Here’s why bugs in open source software hit a record high

The increased adoption of open source software and more focused efforts to find dangerous bugs have resulted in an increase in the number of reported vulnerabilities, from 4,100 last year to 6,100 today.

The bugs were reported by the security company WhiteSource, whose report shows that the security vulnerabilities of open source software have increased significantly since 2009, when less than 1,000 bugs were reported at the time.

A major turning point in free software security occurred in 2014, when Google revealed the widespread OpenSSL Heartbleed bug. The event prompted the tech industry to take action on poorly funded open source projects that are essential to the Internet but lack the resources to find and fix bugs.

The incident spawned the Linux Foundation’s Core Infrastructure Initiative (CII), which is supported by Amazon, Google, IBM, Intel, Microsoft, Cisco and others. According to WhiteSource figures, in 2015 and 2016 the number of security bugs did not exceed 1,500 per year, but in 2017 and 2018 the number increased to more than 4,000 per year.

A majority of the vulnerabilities are already known

Much of the newly discovered bugs come from Google’s open source scrambling tools, such as OSS-Fuzz, which in 2018 found 9,000 flaws in two years. By January 2020, he had helped find 16,000 bugs in 250 open source projects.

WhiteSource has found that 85% of open source software vulnerabilities are disclosed and already have a fix available. However, she notes that some users are not aware of these fixes because only 84% of known bugs from open sources are registered in the national vulnerability database.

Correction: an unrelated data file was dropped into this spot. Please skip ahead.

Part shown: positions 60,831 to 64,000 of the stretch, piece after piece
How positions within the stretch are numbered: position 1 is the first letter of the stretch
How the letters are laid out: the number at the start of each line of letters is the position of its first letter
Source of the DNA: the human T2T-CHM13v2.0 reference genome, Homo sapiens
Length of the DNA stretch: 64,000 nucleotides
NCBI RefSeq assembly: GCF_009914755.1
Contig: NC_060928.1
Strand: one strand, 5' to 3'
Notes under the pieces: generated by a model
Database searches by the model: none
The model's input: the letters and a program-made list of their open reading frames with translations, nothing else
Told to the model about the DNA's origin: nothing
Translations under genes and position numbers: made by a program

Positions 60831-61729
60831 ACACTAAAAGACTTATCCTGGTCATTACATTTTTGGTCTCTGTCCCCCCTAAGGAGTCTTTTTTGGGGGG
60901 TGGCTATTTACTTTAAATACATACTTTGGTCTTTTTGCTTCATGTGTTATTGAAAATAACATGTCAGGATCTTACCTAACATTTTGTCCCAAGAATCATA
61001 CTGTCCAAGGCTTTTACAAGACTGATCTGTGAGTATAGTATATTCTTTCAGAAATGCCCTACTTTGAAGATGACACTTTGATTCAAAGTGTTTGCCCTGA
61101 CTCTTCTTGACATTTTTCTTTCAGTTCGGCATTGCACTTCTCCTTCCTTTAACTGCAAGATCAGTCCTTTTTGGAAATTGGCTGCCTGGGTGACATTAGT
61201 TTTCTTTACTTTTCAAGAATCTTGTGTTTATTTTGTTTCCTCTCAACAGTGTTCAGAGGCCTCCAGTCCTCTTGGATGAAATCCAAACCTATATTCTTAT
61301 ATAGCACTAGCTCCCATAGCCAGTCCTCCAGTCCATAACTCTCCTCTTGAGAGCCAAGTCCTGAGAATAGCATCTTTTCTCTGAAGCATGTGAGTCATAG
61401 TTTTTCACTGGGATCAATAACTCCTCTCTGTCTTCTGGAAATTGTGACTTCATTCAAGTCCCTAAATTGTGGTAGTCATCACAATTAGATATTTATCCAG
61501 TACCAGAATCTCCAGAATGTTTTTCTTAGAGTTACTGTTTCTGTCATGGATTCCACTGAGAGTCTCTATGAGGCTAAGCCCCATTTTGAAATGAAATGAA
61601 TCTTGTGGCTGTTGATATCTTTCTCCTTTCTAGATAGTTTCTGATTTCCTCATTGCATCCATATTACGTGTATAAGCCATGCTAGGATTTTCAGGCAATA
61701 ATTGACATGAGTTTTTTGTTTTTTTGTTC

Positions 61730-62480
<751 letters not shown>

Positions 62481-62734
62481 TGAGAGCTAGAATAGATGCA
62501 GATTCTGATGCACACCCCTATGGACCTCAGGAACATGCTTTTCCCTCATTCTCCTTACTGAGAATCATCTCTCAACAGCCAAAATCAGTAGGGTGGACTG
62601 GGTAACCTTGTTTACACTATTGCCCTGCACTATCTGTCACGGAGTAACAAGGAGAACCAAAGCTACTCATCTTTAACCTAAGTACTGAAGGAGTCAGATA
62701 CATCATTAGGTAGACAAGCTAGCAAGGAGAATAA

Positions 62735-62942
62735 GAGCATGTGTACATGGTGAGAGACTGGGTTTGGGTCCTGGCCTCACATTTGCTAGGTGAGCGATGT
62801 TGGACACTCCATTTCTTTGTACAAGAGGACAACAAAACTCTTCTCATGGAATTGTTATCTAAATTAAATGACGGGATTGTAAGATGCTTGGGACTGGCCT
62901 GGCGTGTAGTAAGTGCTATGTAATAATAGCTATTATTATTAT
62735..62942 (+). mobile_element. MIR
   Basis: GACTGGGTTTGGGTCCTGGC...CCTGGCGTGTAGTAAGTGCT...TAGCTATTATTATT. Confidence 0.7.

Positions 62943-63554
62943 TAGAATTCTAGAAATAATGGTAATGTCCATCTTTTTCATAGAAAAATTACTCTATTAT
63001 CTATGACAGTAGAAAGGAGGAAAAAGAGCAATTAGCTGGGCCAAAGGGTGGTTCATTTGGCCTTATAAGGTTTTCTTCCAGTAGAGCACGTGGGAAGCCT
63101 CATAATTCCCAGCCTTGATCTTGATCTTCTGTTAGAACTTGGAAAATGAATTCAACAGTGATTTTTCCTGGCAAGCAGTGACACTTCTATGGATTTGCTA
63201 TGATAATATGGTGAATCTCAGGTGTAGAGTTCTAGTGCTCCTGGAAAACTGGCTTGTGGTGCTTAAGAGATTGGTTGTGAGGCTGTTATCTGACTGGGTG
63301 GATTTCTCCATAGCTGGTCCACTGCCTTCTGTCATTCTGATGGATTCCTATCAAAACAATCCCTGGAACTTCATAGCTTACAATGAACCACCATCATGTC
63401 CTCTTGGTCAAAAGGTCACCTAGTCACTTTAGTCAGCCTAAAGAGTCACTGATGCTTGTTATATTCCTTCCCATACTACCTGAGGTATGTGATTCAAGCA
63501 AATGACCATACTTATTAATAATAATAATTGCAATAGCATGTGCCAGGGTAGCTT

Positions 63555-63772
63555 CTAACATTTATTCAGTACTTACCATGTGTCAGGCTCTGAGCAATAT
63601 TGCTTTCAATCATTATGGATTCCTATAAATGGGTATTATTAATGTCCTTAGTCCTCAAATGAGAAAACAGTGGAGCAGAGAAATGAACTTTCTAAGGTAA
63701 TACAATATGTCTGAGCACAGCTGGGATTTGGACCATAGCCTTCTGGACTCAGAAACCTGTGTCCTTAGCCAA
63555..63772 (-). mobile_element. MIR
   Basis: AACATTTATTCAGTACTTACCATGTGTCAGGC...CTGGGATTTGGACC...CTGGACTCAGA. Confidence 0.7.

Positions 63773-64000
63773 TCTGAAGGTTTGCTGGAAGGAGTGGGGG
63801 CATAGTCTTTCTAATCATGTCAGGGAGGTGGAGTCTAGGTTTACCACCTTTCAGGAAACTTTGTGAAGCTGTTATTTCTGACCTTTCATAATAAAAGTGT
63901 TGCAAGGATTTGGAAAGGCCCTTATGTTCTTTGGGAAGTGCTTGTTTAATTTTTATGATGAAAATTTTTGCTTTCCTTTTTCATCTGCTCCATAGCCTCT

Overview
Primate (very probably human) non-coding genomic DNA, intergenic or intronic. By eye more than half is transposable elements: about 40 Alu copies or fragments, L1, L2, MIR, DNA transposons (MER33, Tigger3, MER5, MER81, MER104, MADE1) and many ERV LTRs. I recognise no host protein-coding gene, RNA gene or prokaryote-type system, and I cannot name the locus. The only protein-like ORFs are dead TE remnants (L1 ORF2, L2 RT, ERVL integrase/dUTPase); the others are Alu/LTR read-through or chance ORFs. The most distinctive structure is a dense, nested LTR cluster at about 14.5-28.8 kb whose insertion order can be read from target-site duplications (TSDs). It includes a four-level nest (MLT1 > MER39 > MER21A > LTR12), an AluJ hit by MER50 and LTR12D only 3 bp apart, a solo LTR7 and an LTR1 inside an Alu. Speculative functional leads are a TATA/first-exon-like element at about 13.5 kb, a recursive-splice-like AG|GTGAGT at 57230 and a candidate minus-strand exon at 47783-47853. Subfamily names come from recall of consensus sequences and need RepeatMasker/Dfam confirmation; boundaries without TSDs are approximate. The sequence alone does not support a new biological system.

“Vulnerability information is not published in one centralized location, but rather dispersed across hundreds of resources, and sometimes poorly indexed – which often makes finding specific data difficult,” she notes.

GitHub in support

Last year, WhiteSource brought its vulnerability database to GitHub to support its security alert service. GitHub analyzes project dependencies to detect vulnerabilities in projects written in PHP, Java, Python, .NET, JavaScript and Ruby. He helped developers find and fix millions of known dependency flaws.

Last year, Microsoft’s code-sharing site, which can publish its own CVEs, also launched a program called Security Lab to help developers find and fix bugs.

While welcoming GitHub’s efforts, WhiteSource points out that developers may be inundated by the higher volume of bugs found. “Our concern is that, while these tools help to report vulnerability issues appropriately, they will likely only compound the problem with software developers who are already struggling to keep up with the increased pace,” notes WhiteSource.

More bugs in PHP than in Python

WhiteSource also looked at the share of vulnerabilities found in major programming languages. Most of the vulnerable code was written in C with a share of 30%, which is a drop from 47% a decade ago. The company notes that the high percentage of C is probably due to the fact that there is a lot of code written in it.

By contrast, code written in PHP is responsible for 27% of security bugs, compared to 15% ten years ago, although PHP is less and less popular with developers. The Python code was responsible for only 5% of bugs, against 6% 10 years ago.

The most common types of security breaches in 2019 were cross-site scripting, incorrect validation of entries, buffer errors, out-of-range reads, and information exposure.

Prohibited scripting bugs were the most common type of vulnerability for Java, JavaScript, PHP, Python and Ruby. For C, an unsafe language for memory, it was an “inappropriate restriction of operations within the limits of a buffer memory”.


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